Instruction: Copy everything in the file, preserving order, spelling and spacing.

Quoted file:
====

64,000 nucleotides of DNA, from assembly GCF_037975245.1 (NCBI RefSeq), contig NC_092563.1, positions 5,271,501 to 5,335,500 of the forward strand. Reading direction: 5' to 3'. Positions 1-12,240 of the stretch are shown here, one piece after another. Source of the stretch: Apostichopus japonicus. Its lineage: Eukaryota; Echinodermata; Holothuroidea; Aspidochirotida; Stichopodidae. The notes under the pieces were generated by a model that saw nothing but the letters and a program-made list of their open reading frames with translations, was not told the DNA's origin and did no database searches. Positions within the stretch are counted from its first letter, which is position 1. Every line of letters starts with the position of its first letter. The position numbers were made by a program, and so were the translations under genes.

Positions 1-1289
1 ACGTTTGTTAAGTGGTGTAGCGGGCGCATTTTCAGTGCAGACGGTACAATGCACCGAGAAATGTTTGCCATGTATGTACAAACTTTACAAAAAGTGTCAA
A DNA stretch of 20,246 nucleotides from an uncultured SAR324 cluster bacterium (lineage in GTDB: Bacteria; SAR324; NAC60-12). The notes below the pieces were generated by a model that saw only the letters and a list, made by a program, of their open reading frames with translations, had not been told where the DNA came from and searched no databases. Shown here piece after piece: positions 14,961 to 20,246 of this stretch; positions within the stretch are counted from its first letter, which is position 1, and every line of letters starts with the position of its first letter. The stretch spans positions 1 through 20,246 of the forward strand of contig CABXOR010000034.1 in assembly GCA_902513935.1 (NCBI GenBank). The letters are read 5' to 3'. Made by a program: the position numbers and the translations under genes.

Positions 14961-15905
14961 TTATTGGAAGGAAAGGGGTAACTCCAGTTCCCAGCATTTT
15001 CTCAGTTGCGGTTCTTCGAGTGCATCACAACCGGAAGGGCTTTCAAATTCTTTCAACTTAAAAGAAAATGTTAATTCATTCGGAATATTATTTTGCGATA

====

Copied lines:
64,000 nucleotides of DNA, from assembly GCF_037975245.1 (NCBI RefSeq), contig NC_092563.1, positions 5,271,501 to 5,335,500 of the forward strand. Reading direction: 5' to 3'. Positions 1-12,240 of the stretch are shown here, one piece after another. Source of the stretch: Apostichopus japonicus. Its lineage: Eukaryota; Echinodermata; Holothuroidea; Aspidochirotida; Stichopodidae. The notes under the pieces were generated by a model that saw nothing but the letters and a program-made list of their open reading frames with translations, was not told the DNA's origin and did no database searches. Positions within the stretch are counted from its first letter, which is position 1. Every line of letters starts with the position of its first letter. The position numbers were made by a program, and so were the translations under genes.

Positions 1-1289
1 ACGTTTGTTAAGTGGTGTAGCGGGCGCATTTTCAGTGCAGACGGTACAATGCACCGAGAAATGTTTGCCATGTATGTACAAACTTTACAAAAAGTGTCAA
A DNA stretch of 20,246 nucleotides from an uncultured SAR324 cluster bacterium (lineage in GTDB: Bacteria; SAR324; NAC60-12). The notes below the pieces were generated by a model that saw only the letters and a list, made by a program, of their open reading frames with translations, had not been told where the DNA came from and searched no databases. Shown here piece after piece: positions 14,961 to 20,246 of this stretch; positions within the stretch are counted from its first letter, which is position 1, and every line of letters starts with the position of its first letter. The stretch spans positions 1 through 20,246 of the forward strand of contig CABXOR010000034.1 in assembly GCA_902513935.1 (NCBI GenBank). The letters are read 5' to 3'. Made by a program: the position numbers and the translations under genes.

Positions 14961-15905
14961 TTATTGGAAGGAAAGGGGTAACTCCAGTTCCCAGCATTTT
15001 CTCAGTTGCGGTTCTTCGAGTGCATCACAACCGGAAGGGCTTTCAAATTCTTTCAACTTAAAAGAAAATGTTAATTCATTCGGAATATTATTTTGCGATA